Having defeated the armies of George III, the Framers seized upon a most unlikely model for their nascent democracy—the very Stuart monarchy whose catastrophic failure had produced the parliamentary system—and proceeded to install an executive whose authority King George could only envy. S ince the american Revolution, many new democracies have taken inspiration from the U.
Around much of the world, parliamentary systems became prevalent, but some countries, particularly in Latin America, adopted the presidential model, splitting power between an executive and a legislative branch. When, in , a Yale political scientist named Juan Linz compared the records of presidential and parliamentary democracies, the results were decisive. Not every parliamentary system endured, but hardly any presidential ones proved stable.
This is quite an uncomfortable form of American exceptionalism.
In parliamentary systems, governmental deadlock is relatively rare; when prime ministers can no longer command legislative support, the impasse is generally resolved by new elections. In presidential systems, however, contending parties must eventually strike a deal. In the 30 years since Linz published these findings, his ideas have enjoyed wide currency among political scientists and seized the imagination of pundits, but gained little purchase among U.
America has, after all, defied the odds, through the rise and demise of political parties, through depressions and wars, to the present day. Why would that change? Even if we discount the failures of other presidential democracies, though, we should not dismiss the fact that the U.
Constitution was modeled on a system that collapsed into civil war, and that it is inherently fragile. Nothing can compel them to act.
Until recently, American politicians have generally made the compromises necessary to govern. The trouble is that cultures evolve. As American politics grows increasingly polarized, the goodwill that oiled the system and helped it function smoothly disappears. In , fights over the debt ceiling and funding for the Affordable Care Act very nearly produced a constitutional crisis.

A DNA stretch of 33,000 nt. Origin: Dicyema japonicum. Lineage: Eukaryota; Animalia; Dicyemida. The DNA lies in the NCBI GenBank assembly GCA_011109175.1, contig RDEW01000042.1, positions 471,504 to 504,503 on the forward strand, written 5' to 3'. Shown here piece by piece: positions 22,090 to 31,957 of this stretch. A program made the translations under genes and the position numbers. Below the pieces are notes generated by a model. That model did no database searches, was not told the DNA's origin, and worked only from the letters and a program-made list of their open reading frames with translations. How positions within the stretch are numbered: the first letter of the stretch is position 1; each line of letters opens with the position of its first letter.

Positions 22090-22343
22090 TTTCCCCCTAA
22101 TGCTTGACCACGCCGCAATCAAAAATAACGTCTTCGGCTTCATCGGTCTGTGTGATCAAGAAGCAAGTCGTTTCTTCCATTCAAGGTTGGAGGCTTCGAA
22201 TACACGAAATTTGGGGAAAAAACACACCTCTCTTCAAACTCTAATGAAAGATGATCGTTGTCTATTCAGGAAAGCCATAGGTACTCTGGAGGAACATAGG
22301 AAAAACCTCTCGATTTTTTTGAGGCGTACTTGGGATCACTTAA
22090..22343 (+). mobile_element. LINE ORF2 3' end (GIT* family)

Congress and the president each refused to yield, and the government shut down for 16 days.
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For months, the two sides faced off, pledging fealty to the Constitution even as they exposed its flaws. Only at the 11th hour did the House pull back from the edge. Strikingly, in these and other recent crises, public opinion has tended to favor the president. As governments deadlock, executives are inclined to act unilaterally, thereby deepening crises.
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When parliament refused to provide Charles I with funds unless he met its demands, he moved to circumvent the legislators, and they in turn deposed him. Other presidential systems have collapsed in much the same way. The Framers do not seem to have understood this particular flaw of mixed monarchy. But then, neither did they express absolute faith in their own wisdom. That understanding actually encourages politicians to overreact, in the belief that they are playing a vital constitutional role.
It also encourages complacency, because a system that rights itself requires no painful compromises to preserve.